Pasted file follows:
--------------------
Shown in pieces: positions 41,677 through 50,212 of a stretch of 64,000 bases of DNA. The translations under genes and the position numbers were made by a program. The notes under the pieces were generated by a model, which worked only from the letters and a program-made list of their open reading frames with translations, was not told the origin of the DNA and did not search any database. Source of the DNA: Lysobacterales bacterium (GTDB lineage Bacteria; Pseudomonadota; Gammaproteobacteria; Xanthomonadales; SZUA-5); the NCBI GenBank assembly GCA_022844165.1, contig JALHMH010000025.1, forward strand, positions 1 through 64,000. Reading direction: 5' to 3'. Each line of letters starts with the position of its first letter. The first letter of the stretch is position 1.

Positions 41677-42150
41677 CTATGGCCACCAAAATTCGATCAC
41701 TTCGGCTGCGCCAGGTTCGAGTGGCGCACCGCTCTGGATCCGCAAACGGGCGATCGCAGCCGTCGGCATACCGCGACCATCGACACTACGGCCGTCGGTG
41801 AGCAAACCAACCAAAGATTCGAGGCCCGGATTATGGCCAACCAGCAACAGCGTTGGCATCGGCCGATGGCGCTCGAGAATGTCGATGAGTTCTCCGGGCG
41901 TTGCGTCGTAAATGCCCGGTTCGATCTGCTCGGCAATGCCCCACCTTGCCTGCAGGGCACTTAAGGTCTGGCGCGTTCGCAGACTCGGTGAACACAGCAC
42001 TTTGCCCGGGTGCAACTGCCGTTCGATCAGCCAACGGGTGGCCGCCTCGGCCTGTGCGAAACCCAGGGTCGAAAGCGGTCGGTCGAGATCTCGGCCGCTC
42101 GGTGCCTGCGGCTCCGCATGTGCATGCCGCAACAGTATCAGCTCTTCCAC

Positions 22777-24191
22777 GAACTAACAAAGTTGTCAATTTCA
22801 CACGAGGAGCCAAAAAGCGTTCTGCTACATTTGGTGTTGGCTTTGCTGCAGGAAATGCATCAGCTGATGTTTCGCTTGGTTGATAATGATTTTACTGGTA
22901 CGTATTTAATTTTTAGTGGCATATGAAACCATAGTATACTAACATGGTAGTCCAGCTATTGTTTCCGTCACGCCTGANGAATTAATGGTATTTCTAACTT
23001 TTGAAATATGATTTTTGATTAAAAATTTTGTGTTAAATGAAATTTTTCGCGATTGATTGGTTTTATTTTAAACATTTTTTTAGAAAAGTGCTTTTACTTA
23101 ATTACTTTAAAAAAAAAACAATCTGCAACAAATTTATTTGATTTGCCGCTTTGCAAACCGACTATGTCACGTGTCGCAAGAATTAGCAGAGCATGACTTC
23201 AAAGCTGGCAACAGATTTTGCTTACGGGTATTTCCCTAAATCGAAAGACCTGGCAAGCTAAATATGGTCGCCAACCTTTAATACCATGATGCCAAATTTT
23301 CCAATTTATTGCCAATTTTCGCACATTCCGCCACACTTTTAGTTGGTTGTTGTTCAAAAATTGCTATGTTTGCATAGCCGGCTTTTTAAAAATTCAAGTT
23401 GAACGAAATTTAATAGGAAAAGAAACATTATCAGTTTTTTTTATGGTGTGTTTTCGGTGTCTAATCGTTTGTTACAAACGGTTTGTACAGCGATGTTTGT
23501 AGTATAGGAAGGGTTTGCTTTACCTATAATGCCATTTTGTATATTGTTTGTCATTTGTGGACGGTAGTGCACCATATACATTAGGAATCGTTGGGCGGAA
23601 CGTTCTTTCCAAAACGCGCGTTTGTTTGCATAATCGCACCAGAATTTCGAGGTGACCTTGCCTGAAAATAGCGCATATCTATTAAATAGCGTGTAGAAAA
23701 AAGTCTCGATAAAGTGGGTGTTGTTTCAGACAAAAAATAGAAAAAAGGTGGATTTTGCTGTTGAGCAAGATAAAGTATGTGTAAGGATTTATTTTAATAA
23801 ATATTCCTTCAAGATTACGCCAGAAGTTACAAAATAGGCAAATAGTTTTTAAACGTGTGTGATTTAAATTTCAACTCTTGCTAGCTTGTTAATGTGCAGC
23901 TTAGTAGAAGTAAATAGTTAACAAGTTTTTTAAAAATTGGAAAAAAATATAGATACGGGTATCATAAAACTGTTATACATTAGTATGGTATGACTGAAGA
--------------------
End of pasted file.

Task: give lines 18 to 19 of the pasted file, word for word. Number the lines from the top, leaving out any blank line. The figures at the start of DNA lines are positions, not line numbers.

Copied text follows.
23501 AGTATAGGAAGGGTTTGCTTTACCTATAATGCCATTTTGTATATTGTTTGTCATTTGTGGACGGTAGTGCACCATATACATTAGGAATCGTTGGGCGGAA
23601 CGTTCTTTCCAAAACGCGCGTTTGTTTGCATAATCGCACCAGAATTTCGAGGTGACCTTGCCTGAAAATAGCGCATATCTATTAAATAGCGTGTAGAAAA